1. 1. Regional governance and place-shaping – an evolving tripartite relationshipPaper should be cited as:Pugalis, L. (2009) Regional governance and place-shaping - an evolving tripartiterelationship, Town and Country Planning, 78 (1), pp. 38-41.Lee Pugalis looks at the origins and evolution of the tripartite relationshipbetween Regional Assemblies, Regional Development Agencies and theGovernment Offices at the regional tier of governanceThe contemporary ethos of governance in England largely stems fromConservative policy developments between 1979 and 1997. Through awholesale process of privatisation and public sector rationalisation, a‘business-like’ approach saw the transfer of local authority funding powers tocentrally-appointed quangos (quasi-autonomous non-governmentalorganisations). Local authorities were effectively sidelined during this periodas the Thatcherite distaste for public sector led intervention in all formspresided. However, since the 1990s some genuine attempts have been made at‘holistic’ regeneration, spatial planning and place-shaping, involvingpartnership coalitions of public, private, and voluntary and communitystakeholders, which have been carried forward by New Labour. Whetherthese attempts were born out of democratic ideology or economic necessityremains unclear. This article examines the origins and evolution of thetripartite relationship at the regional tier of governance between RegionalAssemblies (RAs), Regional Development Agencies (RDAs) and GovernmentOffices for the English Regions (GOs), in terms of regeneration, spatialplanning and place-shaping. It sets the scene for the changes taking place,and by so doing, lays the groundwork for a deeper exegesis of theGovernment’s Review of Sub-National Economic Development andRegeneration (commonly referred to as the SNR) in the next issue of thisjournal.New regionalism Tackling inter-regional inequality has been an omnipresent objective ofNew Labour since it gained power in 1997. RDAs and unelected RAs werefirst proposed in the 1997 White Paper Building Partnerships for Prosperityand were provided with a legislative basis in the 1998 Regional DevelopmentAct (hereafter referred to as ‘the Act’). Each became operational in eight ofthe nine English regions in April 1999 (see Fig. 1). London has its own uniquegovernance arrangements, including a directly elected major, so is excludedfrom this analysis. -1-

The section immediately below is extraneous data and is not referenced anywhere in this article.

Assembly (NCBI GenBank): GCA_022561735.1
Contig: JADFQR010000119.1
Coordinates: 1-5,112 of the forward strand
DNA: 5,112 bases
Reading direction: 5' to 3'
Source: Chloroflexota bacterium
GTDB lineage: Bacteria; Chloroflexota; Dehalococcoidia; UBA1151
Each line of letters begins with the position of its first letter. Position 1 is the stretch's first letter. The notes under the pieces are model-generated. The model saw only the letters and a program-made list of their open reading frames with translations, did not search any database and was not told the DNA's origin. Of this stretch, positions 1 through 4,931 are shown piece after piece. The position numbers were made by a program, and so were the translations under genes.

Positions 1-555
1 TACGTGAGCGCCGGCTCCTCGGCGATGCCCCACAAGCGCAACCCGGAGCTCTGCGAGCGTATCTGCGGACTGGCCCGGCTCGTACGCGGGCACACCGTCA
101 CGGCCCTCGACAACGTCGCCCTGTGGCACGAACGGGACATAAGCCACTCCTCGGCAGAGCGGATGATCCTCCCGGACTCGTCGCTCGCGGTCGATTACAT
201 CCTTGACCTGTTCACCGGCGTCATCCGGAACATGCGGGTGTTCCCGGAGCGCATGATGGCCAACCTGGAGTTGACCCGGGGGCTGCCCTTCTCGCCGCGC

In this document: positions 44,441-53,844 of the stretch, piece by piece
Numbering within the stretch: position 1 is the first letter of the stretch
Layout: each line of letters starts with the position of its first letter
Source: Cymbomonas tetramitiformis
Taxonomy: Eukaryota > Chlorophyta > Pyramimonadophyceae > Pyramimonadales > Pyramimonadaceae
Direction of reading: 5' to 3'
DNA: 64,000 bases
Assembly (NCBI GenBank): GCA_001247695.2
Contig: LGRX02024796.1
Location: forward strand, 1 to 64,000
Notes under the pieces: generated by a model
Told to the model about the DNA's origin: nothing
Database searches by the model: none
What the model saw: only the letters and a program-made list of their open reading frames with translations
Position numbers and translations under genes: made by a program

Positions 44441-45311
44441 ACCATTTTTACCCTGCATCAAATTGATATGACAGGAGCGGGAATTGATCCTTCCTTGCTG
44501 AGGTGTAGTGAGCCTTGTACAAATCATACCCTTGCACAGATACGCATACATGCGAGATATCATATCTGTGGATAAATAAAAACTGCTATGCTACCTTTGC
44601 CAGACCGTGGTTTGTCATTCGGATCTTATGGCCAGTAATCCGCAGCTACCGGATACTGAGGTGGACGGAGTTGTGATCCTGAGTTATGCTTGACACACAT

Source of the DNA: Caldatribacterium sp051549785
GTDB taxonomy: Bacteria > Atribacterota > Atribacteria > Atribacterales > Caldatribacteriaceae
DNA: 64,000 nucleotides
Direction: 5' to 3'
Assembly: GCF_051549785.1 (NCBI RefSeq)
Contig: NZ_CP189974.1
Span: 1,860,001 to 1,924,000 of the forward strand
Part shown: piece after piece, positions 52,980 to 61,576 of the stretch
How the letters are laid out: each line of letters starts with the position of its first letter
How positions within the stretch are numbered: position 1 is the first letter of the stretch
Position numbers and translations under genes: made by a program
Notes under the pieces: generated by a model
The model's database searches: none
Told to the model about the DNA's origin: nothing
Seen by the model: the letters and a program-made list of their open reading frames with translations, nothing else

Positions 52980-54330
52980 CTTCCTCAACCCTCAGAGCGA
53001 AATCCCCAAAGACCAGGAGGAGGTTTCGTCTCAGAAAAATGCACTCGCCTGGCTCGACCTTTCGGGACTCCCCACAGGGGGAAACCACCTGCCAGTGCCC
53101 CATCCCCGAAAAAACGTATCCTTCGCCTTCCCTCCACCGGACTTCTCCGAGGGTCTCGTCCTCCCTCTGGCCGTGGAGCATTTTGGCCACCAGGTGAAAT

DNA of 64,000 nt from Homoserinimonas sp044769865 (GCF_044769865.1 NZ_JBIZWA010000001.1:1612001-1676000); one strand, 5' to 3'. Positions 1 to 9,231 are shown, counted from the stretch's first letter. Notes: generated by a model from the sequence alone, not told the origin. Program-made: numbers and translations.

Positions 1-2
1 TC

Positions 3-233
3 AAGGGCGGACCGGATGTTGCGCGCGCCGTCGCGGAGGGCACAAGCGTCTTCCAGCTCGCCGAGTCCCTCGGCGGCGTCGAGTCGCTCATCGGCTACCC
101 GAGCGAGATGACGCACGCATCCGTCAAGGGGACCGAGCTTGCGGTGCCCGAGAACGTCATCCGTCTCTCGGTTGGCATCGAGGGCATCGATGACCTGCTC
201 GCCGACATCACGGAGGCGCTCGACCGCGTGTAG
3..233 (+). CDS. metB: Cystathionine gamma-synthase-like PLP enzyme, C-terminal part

2. 2. Fig. 1 The English regionsSource: Government Offices for the English Regions Set out in the 2002 White Paper Your Region, Your Choice, the roleand status of the proposed elected Regional Assemblies were rather differentfrom those in the original plans. The North East of England was used as atest-bed for an elected regional governance structure, but a referendum in2004 halted proceedings when the region voted a resounding ‘no’. Everycouncil area in the North East voted no, in a unanimous public show of feelingthat elected RAs would be little better than a talking shop. So, with theexception of London, all the English regions have a proxy unelectedAssembly, or ‘voluntary regional chamber’ according to the Act, wheremembership is an ill-defined collective of local councillors, business interestsand community representatives. The decision to settle with unelected Assemblies in order to have ascrutiny body in place to oversee RDA activities has compromised theeffective role of RAs from their birth. For instance, the North East Assembly(NEA) with its slogan ‘the voice for the region’ has so little power thatperversely its voice is usually drowned out by their more powerful compatriots,One NorthEast, who it has been tasked with scrutinising. For those who dotake special care to listen to the NEA, such as during the plan-making processof the Regional Spatial Strategy (RSS), its voice is often marginalised owing -2-